United Way aims to close gaps

By Todd Cohen

CHARLOTTE, N.C. — At Crisis Assistance Ministry, while the number of low-income households in financial crisis the agency can serve has remained flat in recent years, their bills and the complexity of their problems have grown.

At the Council for Children’s Rights, the ranks of youngsters who need legal assistance, and the difficulties they face, also have surged.

Both Charlotte agencies are among 97 that depend on funding from United Way of Central Carolinas to help bridge the gap between the demand for services and the resources available to provide them.

Now in its 75th year, United Way is in the midst of its annual drive, aiming to raise $44 million to support its partner agencies as they work to address critical community problems.

United Way announced on Nov. 6 that it had raised nearly $34.2 million and expected to fall short of its goal by $1 million when the campaign ends Nov. 16.

While that goal dwarfs the $139,000 United Way raised in 1931 when it was formed as “Emergency Relief,” the organization’s core mission remains the same, says Ned Curran, board chair at United Way and president and CEO of The Bissell Companies.

Aiming to help charitable agencies address the needs of people left hungry and homeless by the Great Depression, Curran says, a group of volunteers teamed up to knock on employers’ doors for contributions for those agencies.

United Way still is focused on marshaling community support and collaboration to tackle urgent social problems, he says.

On average, partner agencies’ requests for United Way funds exceed the dollars it raises by 50 percent to 100 percent, Curran says.

Crisis Assistance Ministry, for example, receives $550,000 from United Way, or over one-sixth its $3 million annual operating budget.

That support has remained stable but has declined as a percentage of the agency’s annual budget over the past six years, a period when demand has increased for its services, including financial assistance, financial consulting and clothing and household goods, says Carol Hughes, executive director.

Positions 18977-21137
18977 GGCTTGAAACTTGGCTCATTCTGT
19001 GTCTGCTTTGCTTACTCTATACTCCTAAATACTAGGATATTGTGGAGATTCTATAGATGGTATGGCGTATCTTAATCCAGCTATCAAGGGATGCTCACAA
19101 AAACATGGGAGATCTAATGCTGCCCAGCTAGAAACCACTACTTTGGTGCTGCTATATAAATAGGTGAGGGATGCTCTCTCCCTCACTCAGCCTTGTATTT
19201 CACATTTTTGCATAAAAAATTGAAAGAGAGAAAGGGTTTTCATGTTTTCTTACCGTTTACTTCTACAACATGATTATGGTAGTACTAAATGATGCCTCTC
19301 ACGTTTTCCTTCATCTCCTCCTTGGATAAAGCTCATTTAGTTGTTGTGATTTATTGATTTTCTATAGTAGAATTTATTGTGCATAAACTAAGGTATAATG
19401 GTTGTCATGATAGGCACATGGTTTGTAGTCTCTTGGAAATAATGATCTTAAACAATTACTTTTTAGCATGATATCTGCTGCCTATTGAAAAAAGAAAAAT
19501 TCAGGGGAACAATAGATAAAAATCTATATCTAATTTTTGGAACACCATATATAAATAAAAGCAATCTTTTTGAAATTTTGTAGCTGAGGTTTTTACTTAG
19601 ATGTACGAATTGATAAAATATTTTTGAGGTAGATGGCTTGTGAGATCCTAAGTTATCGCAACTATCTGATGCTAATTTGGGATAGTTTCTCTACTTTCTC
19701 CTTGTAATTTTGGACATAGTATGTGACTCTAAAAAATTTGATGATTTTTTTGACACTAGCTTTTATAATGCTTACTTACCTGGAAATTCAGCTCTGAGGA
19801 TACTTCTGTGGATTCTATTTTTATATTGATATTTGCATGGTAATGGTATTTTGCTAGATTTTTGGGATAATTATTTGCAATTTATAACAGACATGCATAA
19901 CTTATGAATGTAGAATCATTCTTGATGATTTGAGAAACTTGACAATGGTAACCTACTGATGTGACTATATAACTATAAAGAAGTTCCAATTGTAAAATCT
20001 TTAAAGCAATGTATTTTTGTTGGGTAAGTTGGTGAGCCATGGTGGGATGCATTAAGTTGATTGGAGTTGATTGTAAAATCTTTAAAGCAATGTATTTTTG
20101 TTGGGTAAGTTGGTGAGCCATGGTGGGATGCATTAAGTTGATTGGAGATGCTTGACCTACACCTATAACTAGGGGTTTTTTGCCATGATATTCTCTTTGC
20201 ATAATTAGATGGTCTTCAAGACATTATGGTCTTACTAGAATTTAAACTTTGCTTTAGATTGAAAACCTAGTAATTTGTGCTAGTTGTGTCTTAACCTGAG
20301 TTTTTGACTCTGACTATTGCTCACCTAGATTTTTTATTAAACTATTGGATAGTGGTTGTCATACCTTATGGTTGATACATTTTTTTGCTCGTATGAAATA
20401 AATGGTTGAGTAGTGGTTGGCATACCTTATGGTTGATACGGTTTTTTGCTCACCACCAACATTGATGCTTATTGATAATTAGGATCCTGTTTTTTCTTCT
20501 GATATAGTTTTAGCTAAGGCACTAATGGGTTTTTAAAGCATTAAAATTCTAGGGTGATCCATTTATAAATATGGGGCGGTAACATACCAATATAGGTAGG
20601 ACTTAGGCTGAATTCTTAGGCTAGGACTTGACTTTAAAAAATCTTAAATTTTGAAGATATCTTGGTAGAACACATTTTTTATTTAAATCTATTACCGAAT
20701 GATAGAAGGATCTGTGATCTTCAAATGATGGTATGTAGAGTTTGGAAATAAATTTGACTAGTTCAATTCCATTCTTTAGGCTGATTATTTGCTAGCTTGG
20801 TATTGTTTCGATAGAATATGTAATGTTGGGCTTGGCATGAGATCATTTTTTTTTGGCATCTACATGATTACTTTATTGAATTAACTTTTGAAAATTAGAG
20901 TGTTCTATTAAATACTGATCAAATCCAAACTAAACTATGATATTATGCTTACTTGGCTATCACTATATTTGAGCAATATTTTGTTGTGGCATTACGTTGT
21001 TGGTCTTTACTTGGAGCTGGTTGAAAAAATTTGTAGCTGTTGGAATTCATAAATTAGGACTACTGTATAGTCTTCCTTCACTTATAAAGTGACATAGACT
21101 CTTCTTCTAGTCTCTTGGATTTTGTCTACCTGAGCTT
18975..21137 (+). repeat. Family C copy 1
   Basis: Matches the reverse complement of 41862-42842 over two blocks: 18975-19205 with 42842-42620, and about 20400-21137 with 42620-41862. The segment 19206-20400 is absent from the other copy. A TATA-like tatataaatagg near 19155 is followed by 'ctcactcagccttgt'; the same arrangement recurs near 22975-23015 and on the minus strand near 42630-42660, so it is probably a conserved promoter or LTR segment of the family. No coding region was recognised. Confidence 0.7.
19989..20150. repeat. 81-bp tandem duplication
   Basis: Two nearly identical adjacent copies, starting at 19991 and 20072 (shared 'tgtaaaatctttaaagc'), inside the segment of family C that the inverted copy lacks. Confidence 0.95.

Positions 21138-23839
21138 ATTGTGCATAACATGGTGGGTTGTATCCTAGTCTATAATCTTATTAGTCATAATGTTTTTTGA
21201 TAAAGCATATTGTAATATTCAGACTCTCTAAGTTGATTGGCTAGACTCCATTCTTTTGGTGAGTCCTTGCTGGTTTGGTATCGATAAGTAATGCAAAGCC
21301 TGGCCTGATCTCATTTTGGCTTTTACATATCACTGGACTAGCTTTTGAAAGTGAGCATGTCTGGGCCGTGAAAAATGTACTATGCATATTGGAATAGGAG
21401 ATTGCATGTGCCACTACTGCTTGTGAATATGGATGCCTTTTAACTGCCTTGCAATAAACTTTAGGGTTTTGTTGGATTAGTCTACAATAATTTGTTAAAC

Last year, the agency distributed over $7.4 million, the most in its 31-year history, and many of its clients face multiple problems like chronic illness, old age, inadequate transportation, flat wages for low-income workers, and reductions in working hours for many workers.

Hughes says support from United Way “forms a critical base from which we can raise the increased dollars necessary to meet the growth in need.”

United Way also provides roughly one-third of the $1.6 million annual operating budget of the Council for Children’s Rights.

The agency can serve no more than 3,000 children each year, but 5,000 children were referred to it last year, a number that has grown 25 percent over five years, says Brett Loftis, executive director.

And many of those children face multiple and often-interconnected issues ranging from mental-health problems to addiction and physical and sexual abuse.

“With increased demand, we can count on United Way to be a stable funding stream,” Loftis says.

Gloria Pace King, United Way president, says community needs “are always going to outstrip what we’re able to raise.”

So United Way works continually to get its message to the community about local needs and its agencies’ services and impact, she says.

Critical to telling that story, she says, are thousands of volunteers who raise money for United Way, deciding how it will be invested in the community, and serving on its board and those of its partner agencies.

To better address critical community needs, United Way three years ago set itself the goal of being “the most admired community-impact organization,” King says.

A key strategy for meeting that goal, she says, is to diversify the organization’s revenue stream by seeking grants and looking for funding from new sources such as the motor-sports industry.

United Way also has focused more on strengthening its staff through recruiting and professional development.

And it has worked to leverage community partnerships and foster community collaboration, teaming up with the Economic Development Council in Mooresville, for example, and investing in planning for the merger that led to the creation last summer of the Council for Children’s Rights.

Curran says United Way wants to be seen as a “solutions provider,” and is working to “be more engaged in planning and being a resource to other funding sources, primarily government.”

United Way also has tried to “become much more sophisticated about the effectiveness of the programs we fund,” he says, and to identify emerging issues and work with its partner agencies to focus resources on those issues.

And to meet its goal this year of increasing its annual drive by 7.5 percent, Curran says, United Way is working hard to expand its donor base.

“We’re a very prosperous community and we’ve enjoyed tremendous growth for decades,” he says. “And I think when people have an opportunity to hear the story, they’ve been generous. Our job is to reach as many people as we can.”

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